Monday, September 28, 2009
Watching the average war film, playing the most popular "first person shooters" that are set in the Second World War, or even watching the History Channel, you could be forgiven for imagining that warfare was a constant piece of action.
The reality is of course, that war is more likely to be long periods of absolute boredom, punctuated by short periods of absolute terror.
This is the first of Heinrich Böll's novel that I've read. It is a incredibly short work, that took a while to get into. Partly because there isn't really a plot. The story is really about the collapse of an entire army, and how that affects various individuals. In this case, the army collapsing is the German one under the pressures of the Russian advance.
Some try to follow their orders, even when it is utterly impractical and suicidal. Perhaps they believe that the normality of life that they have experienced, occupying relative backwaters in Hungary and Romania will return. Others panic, or sit calmly waiting for the arrival of the enemy. Others desperately try to escape or find loved ones.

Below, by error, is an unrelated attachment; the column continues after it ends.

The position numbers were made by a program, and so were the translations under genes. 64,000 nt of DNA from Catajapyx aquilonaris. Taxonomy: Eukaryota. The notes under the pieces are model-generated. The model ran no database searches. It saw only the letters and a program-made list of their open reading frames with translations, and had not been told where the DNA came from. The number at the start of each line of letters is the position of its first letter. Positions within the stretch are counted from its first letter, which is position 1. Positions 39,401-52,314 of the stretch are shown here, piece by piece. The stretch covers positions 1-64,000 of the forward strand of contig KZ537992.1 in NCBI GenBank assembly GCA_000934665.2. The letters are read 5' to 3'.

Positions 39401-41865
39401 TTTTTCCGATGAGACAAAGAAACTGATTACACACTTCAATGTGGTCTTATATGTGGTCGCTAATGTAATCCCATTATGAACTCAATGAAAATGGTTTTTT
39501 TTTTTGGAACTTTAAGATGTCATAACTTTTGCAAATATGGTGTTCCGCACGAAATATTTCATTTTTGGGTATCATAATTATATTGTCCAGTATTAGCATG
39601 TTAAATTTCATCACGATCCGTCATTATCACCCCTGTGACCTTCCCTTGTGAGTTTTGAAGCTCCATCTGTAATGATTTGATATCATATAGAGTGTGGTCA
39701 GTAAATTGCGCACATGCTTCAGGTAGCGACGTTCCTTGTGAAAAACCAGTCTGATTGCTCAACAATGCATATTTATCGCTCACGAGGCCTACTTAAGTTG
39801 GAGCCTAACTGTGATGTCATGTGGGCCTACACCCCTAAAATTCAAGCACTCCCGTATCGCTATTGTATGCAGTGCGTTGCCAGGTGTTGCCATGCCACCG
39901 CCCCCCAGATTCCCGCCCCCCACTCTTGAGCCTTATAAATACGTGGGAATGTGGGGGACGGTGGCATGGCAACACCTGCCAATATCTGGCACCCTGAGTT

Heinrich Böll was in the German infantry, though he resisted joining for many years. He was in no way a supporter of Hitler, and his observations of army life would lead us to believe that many in the army weren't. The novel works as a sequence of "acts". We meet different characters who are linked by chance or accident, some survive some are killed. Some we don't know about. The Holocaust accounts for a number, a particularly horrific SS Captain, carrying out his orders to the end, finalyl kills the remaining Jews in his camp as he realises that they are really as human as he is.
There is a touching naivety to much of the stories. Many of the characters have no experience of the war, only to have it arrive out of the blue, bringing death and horror with it. The woman who runs a small guest house, who sees a army lorry once a month, does well after soldiers are billetted with her, only to see her dreams shattered in the face of the oncoming Russians.
In the end, we are left with the sheer pointlessness of many of the deaths in war. Innocents caught in the cross-fire, but a cross-fire that is the result of officers ordering shots and troops pulling triggers. Written in the aftermath of the German defeat, by a German soldier, this is nothing but an argument against future wars. How little we seem to have learnt.